Theron and Rogen both amaze you in ways you least expect
Who said Julia Roberts as a hooker and Richard Gere as a playboy in “Pretty Woman” would be a failed relationship? And who said Audrey Hepburn as a cockney English woman wouldn’t become a proper lady in “My Fair Lady?” To answer both questions, nobody did, because these roles were versatile. After all, nobody can be “practically perfect in every way.”
And bare in mind, King Kong and the girl didn’t have to kiss in their romantic tragedy.
Now, “Long Shot” assumes that Kate Middleton and Danny DeVito would have a hideous offspring, mainly because Charlize Theron as a political candidate and Seth Rogen as a goofy journalist are the movie’s main love targets. They’re people from two different worlds, and yet, they like one another, and we like them.
Remember that opening scene in “This is the End,” when a cameraman asked Rogen when he was going to do some serious acting? He did some serious acting in “Take This Waltz,” “50/50,” and “Steve Jobs,” so far. He’s funny with the right material, and he’s able to resonate with political and pop culture. Just as long as he doesn’t overdo his schtick, like he did in “Neighbors 2” or “The Night Before.”
And even Theron can have a sense of humor of her own, like in “Tully” or her voice role in “Kubo and the Two Strings.”
These two produce themselves as environmentalists. Journalist Fred Flarsky (Rogen) quits his job after his newspaper gets bought out by a media conglomerate mogul (Andy Serkis disguised by make-up); and Secretary of State Charlotte Field (Theron) is endorsed by the US President (Bob Odenkirk) to run for the 2020 campaign, and her mission is to save the planet. How do they know each other? She used to babysit him in their youth.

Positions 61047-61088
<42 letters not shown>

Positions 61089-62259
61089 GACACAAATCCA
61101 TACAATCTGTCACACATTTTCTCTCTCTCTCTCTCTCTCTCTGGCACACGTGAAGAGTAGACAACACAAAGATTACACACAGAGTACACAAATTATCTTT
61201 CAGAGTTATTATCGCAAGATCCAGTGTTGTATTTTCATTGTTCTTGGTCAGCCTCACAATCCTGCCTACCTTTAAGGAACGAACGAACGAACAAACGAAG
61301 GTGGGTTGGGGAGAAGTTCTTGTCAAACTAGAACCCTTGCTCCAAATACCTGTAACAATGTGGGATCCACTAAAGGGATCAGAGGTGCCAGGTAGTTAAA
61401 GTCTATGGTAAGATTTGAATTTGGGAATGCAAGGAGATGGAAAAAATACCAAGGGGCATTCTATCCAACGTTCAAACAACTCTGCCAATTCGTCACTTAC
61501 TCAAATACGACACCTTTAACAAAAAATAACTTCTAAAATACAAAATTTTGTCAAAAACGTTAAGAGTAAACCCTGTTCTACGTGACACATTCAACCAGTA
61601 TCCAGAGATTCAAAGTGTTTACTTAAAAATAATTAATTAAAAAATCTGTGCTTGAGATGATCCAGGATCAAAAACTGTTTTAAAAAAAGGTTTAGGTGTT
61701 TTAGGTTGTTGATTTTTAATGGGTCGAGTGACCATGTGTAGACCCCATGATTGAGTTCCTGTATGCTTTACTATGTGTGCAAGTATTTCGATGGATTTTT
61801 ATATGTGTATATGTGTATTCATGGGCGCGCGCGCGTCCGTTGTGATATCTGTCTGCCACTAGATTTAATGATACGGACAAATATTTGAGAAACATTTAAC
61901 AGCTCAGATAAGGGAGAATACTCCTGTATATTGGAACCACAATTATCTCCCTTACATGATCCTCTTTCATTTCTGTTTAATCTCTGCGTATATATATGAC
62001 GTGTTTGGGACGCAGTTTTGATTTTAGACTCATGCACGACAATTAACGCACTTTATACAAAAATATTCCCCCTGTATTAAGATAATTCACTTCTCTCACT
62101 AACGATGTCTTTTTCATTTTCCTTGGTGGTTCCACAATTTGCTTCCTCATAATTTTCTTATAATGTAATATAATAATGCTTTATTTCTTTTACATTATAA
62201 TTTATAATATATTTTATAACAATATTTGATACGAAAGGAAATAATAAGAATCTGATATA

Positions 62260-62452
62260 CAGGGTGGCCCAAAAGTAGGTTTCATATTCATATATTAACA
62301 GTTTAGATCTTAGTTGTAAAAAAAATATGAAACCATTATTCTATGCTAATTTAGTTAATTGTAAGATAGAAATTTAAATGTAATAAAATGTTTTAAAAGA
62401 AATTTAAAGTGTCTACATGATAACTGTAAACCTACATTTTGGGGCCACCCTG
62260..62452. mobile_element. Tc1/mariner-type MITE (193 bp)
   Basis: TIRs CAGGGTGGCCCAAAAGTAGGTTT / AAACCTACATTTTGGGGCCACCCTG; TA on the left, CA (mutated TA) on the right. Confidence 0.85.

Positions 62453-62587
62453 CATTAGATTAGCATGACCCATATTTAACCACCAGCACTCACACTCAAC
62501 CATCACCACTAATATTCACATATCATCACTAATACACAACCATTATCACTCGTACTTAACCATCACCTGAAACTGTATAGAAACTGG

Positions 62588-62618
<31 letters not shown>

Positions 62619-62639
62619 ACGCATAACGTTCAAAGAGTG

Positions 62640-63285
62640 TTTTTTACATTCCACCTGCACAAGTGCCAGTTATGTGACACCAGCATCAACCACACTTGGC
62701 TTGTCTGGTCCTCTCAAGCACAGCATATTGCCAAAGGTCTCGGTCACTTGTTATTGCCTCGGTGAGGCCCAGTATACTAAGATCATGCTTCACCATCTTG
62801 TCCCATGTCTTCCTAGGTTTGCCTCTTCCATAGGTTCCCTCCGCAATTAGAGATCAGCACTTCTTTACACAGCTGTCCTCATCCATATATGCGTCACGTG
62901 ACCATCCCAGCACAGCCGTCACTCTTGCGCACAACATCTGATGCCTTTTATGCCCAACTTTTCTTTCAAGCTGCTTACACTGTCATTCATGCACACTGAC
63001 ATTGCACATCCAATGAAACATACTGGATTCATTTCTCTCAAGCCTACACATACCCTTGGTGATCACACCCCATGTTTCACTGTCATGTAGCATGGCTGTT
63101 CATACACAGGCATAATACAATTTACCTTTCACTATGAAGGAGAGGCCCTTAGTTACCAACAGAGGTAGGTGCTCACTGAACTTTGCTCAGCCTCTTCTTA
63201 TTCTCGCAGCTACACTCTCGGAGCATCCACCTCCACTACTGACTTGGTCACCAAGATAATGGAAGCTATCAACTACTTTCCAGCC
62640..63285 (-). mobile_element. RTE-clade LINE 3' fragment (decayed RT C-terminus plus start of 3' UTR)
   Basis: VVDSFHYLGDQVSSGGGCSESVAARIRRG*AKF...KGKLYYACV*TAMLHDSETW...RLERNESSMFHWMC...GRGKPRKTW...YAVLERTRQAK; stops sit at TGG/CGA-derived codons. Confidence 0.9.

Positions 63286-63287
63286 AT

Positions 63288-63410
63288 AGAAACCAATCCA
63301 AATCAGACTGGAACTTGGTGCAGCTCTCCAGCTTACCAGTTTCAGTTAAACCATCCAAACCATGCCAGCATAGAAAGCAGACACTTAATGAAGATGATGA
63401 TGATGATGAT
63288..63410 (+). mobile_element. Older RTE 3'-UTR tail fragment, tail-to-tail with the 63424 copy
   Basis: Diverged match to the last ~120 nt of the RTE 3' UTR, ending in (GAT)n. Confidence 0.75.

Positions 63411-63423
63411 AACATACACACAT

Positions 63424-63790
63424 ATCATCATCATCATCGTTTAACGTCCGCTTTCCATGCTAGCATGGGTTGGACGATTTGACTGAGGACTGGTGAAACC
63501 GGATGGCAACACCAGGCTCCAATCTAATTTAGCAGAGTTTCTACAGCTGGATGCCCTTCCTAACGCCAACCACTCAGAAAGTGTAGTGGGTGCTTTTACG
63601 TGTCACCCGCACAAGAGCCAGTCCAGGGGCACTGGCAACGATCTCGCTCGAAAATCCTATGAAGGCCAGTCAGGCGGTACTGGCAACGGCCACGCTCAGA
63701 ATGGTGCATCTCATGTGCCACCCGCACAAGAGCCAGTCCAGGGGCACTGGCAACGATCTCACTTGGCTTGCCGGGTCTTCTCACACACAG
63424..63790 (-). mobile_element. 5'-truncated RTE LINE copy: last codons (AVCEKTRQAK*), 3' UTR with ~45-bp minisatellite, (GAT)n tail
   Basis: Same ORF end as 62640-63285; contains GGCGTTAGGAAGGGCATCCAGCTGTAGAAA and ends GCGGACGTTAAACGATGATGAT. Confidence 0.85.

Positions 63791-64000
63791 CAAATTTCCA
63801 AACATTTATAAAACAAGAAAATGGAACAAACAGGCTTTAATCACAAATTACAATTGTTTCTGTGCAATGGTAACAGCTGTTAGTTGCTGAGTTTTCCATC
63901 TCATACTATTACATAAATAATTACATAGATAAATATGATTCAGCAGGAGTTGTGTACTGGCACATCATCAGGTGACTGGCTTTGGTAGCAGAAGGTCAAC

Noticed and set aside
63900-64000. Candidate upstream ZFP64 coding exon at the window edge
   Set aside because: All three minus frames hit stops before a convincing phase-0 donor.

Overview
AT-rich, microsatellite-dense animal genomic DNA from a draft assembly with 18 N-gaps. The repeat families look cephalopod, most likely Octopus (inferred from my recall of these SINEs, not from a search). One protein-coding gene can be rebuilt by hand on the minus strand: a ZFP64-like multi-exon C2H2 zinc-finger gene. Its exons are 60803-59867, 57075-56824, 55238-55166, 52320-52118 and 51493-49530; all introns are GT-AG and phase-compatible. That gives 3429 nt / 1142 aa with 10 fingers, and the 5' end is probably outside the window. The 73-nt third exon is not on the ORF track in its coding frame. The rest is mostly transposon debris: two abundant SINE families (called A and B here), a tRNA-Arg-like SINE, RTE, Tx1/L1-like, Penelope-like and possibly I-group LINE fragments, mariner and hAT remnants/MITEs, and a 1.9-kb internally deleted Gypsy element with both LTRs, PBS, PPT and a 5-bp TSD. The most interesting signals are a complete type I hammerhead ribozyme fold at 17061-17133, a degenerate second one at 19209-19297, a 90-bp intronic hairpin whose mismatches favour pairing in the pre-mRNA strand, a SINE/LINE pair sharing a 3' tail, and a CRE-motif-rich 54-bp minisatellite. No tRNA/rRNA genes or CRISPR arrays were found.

On tour, she hires him as her speech writer, based on his material, and they hit it off nicely. That’s when her assistant (June Diane Raphael) worries about her image, and that’s why she suggests that she marries the Canadian Prime Minister (Alexander Skarsgard).
“The Long Shot” isn’t the laugh riot you’d be expecting, but there are a lot of comical moments. Forget the generic slapstick from Rogen and see the honesty inside, thanks to his chemistry with Theron. And even O’Shea Jackson, Jr. is fun in the ways he keeps Rogen in check.
I did get a little tired of the negativity about this reversed “Pretty Woman” love story, but most of it is really sweet. It balances that premise, and adds its fight to save the environment. None of these elements consume one another.
It might be predictable and formulaic at times, but you don’t get much R-rated comedies this nice these days. Appreciate it, and appreciate Theron and Rogen for being themselves.